During a coffee break at a Small Business BC web writing course I was delivering this week, an entrepreneur approached me for some advice specific to his business. After discussing a couple of solutions, he sighed and said, “things take forever to set up on the Internet.”
I grinned. Just a few short decades ago, business ventures required products to be built by hand, marketing opportunities were limited and distribution could involve railroads and steamships. Such vast operations would call for huge sums of manpower and money.
Today, a new idea can get out to market within weeks, and by a single entrepreneur.
There are countless entrepreneurs with blogs, forums, affiliate sites, software solutions, e-commerce sites, dating sites and so on making significant incomes, several boasting they work just a couple of hours a day.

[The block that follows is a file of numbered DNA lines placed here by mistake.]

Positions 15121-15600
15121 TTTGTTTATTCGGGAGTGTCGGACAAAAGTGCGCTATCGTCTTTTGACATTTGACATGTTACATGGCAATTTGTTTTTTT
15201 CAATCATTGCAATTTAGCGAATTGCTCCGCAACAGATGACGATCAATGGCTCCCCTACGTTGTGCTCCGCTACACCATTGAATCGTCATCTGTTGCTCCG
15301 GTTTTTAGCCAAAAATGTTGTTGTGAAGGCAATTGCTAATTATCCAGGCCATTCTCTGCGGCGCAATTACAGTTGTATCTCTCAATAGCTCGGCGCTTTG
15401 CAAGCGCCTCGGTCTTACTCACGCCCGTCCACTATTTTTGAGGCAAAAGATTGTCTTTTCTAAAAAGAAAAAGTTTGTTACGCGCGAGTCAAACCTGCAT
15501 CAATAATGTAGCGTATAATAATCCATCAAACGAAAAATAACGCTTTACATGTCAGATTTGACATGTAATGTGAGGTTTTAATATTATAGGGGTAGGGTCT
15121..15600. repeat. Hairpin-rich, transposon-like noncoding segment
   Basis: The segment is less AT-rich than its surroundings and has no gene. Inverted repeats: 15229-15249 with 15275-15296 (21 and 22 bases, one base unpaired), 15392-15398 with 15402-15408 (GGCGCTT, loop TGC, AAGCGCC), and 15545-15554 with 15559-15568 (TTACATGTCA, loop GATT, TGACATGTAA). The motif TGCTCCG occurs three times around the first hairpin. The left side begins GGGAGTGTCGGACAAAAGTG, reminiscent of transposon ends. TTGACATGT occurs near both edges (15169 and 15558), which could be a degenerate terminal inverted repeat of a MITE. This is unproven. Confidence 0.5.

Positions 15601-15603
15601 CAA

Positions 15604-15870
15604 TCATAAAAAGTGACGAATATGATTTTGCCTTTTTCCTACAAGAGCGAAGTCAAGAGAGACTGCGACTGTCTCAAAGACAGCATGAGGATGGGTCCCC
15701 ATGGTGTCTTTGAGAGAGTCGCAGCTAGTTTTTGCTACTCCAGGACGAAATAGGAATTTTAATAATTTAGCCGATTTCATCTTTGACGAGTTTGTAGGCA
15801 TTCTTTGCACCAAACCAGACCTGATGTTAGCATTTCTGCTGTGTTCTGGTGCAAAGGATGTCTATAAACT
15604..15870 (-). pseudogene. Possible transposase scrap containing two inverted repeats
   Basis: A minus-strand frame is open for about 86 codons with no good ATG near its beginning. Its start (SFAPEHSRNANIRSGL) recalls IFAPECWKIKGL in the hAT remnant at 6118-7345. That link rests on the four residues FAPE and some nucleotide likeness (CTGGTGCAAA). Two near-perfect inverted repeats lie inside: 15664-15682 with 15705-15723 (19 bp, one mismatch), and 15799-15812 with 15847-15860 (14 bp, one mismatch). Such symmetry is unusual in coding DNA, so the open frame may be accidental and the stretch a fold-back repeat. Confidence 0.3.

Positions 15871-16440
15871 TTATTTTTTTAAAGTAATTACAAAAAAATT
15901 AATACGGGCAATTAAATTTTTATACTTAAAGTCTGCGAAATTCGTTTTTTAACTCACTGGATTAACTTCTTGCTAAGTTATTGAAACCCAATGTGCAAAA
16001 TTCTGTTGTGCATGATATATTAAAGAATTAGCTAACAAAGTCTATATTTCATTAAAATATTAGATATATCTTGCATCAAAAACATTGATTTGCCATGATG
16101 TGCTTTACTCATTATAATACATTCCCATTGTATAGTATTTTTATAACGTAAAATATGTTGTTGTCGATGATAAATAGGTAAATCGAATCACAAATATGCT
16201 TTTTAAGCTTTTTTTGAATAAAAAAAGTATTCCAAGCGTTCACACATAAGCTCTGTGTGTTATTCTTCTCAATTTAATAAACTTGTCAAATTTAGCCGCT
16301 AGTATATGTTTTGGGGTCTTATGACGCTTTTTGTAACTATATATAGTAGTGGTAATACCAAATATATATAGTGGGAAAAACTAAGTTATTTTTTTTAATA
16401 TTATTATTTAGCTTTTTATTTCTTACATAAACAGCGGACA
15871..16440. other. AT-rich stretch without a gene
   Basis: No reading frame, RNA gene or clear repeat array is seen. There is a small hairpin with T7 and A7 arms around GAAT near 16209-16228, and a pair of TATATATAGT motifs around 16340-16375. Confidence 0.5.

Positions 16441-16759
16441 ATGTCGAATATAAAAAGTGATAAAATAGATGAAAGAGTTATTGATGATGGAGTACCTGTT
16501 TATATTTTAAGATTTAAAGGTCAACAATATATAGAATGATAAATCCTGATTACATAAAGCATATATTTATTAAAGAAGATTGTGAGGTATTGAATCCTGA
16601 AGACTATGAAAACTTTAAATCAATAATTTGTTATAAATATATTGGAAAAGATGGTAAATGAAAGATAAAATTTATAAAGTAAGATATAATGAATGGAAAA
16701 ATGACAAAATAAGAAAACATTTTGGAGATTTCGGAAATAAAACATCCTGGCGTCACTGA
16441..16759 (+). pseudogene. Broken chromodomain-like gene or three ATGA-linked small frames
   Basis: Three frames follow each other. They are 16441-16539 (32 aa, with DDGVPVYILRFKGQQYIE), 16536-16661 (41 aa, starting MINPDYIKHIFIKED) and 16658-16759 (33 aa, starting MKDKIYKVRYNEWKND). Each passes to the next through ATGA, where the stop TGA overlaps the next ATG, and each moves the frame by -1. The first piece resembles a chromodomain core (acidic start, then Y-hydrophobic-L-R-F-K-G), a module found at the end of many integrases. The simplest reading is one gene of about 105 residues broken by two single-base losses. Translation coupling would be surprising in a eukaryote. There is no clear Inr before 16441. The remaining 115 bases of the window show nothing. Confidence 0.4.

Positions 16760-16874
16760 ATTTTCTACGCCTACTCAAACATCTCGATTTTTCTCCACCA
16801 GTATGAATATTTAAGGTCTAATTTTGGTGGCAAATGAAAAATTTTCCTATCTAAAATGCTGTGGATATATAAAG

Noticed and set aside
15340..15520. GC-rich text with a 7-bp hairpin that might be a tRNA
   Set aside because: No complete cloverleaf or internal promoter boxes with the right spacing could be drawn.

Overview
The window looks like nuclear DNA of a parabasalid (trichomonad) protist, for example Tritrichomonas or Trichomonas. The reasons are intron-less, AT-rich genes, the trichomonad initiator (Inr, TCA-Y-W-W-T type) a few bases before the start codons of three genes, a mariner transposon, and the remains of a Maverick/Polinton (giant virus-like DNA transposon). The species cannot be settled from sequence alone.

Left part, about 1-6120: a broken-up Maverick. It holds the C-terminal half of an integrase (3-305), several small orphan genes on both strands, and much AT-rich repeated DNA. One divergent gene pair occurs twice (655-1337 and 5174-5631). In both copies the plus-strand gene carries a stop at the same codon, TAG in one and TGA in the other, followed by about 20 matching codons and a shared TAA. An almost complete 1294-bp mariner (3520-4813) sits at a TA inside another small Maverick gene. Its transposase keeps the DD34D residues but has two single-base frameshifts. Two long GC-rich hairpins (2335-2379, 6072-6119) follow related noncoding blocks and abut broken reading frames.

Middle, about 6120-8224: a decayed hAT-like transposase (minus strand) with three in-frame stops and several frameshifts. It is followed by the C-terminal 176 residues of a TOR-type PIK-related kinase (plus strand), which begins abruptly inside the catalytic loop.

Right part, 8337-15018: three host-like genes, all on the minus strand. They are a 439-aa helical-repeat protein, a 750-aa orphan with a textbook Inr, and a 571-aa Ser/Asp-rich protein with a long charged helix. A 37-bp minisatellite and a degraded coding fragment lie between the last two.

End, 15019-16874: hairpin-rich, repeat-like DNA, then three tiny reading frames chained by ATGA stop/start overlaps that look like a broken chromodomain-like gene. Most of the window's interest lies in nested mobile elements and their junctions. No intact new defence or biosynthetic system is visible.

That’s the typical workday of one individual who is taking full advantage of the Web. Consider the resources it would have taken not too long ago to connect more than 600,000 people daily and initiate over 500,000 relationships a year. Today, it’s done by one man, Markus Frind, from his 900-square-foot apartment in Vancouver, B.C. He created PlentyofFish in 2003, which brings in more than $5 million annually.
Absolutely, website development can be a nuisance. But it’s a small deed compared to the logistical challenges that businesses faced in the past. Delivering a package not even 20 years ago across New York City would involve a lot of people, steps, time and dollars. Today, that delivery is made in a matter of seconds with just a few quick clicks.
There’s no denying the Internet has rapidly changed the landscape of business. So fast, it’s sometimes difficult to keep in perspective.